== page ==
Walt Disney Company sued Florida Republican Governor Ron DeSantis on Wednesday, asking a court to overturn state efforts to control Disney World theme parks.
The move intensifies a battle between the global entertainment company and the potential White House contender.
The lawsuit marks the company's response to escalating efforts by Mr DeSantis and his supporters to exert power over Disney World, which draws millions of visitors every year to its massive amusement parks, the first of which opened in 1971.
“The company is left with no choice but to file this lawsuit to protect its cast members, guests and local development partners from a relentless campaign to weaponise government power against Disney in retaliation for expressing a political viewpoint unpopular with certain state officials,” Disney said in its lawsuit.
A DeSantis spokesman called Disney's action “an unfortunate example of their hope to undermine the will of Florida voters”.
“We are unaware of any legal right that a company has to operate its own government or maintain special privileges not held by other businesses in the state,” Jeremy Redfern said on Twitter.
The lawsuit alleges that a newly formed DeSantis-appointed tourist board violated Disney's contract rights, denying it just compensation as well as due process. Disney also argues it has been denied its First Amendment right to free speech. The company is asking the court to declare Florida's legislative action unlawful.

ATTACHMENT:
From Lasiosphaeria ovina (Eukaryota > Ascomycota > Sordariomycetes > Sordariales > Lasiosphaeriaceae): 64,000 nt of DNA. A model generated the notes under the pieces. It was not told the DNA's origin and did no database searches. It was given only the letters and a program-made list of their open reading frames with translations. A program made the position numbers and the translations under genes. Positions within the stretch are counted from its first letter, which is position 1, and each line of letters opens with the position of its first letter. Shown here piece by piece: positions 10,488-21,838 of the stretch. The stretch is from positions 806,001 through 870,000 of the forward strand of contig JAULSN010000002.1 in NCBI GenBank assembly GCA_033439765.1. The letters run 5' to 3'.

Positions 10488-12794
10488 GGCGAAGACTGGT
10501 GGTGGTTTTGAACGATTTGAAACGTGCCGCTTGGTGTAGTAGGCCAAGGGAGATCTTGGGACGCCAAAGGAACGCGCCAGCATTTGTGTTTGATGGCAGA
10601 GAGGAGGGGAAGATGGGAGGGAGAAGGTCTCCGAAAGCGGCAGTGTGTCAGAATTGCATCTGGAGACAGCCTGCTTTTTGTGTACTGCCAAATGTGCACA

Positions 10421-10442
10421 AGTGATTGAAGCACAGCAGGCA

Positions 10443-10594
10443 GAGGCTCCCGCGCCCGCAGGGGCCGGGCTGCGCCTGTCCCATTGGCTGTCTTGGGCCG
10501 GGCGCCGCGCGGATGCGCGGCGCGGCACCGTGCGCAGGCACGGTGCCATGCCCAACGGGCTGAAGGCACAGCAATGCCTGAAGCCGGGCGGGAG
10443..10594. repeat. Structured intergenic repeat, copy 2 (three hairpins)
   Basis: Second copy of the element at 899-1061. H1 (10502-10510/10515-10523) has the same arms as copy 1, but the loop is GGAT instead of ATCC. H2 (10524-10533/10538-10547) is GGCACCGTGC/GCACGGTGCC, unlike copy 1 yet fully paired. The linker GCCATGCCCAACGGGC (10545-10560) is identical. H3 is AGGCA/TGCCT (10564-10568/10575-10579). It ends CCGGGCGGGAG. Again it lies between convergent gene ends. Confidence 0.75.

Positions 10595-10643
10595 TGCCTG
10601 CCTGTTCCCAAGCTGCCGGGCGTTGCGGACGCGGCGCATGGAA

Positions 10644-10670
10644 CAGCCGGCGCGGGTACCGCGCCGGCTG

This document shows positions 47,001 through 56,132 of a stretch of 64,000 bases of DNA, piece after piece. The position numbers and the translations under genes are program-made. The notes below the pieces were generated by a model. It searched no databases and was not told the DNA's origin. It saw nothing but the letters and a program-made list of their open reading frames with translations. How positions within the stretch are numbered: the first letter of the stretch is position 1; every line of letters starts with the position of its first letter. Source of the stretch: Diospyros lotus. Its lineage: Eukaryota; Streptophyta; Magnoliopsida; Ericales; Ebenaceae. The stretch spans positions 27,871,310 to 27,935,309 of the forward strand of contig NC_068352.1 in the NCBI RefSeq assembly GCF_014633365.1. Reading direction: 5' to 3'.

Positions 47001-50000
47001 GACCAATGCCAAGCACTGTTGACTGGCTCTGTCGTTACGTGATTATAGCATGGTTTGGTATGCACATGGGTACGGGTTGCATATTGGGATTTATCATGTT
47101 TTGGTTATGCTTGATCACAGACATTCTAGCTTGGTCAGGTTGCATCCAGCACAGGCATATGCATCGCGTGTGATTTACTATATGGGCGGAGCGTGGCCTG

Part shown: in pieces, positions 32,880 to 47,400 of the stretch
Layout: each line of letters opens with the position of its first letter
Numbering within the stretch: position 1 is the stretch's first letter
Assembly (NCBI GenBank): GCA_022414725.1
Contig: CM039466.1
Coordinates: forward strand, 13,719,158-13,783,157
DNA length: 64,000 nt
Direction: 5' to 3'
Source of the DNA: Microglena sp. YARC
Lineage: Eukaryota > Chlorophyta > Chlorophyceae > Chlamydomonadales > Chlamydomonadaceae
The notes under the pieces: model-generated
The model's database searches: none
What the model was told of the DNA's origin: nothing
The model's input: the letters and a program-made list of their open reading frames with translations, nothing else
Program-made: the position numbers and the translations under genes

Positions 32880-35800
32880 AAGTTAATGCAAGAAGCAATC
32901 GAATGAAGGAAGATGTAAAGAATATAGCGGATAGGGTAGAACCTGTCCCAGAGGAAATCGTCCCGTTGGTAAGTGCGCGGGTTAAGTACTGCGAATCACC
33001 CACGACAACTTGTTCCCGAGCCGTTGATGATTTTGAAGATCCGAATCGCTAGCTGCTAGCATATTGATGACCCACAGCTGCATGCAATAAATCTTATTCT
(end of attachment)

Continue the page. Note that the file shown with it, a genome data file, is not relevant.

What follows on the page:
The battle began last year after the company criticised a state law banning classroom discussion of sexuality and gender identity in schools.
Disney chief executive Bob Iger has called the retaliation against the company “anti-business” and “anti-Florida”.
The company employs about 75,000 people in the state.
Mr DeSantis, who is seen as a probable candidate for the Republican 2024 presidential nomination, is currently travelling abroad.
Disney shares were up marginally on Wednesday afternoon.
State Republicans last year lashed out at Disney after it publicly clashed with Mr DeSantis.
Florida state politicians last year passed legislation that ended Disney's virtual autonomy in developing 25,000 acres in central Florida where its theme parks are located.
Reuters contributed to this report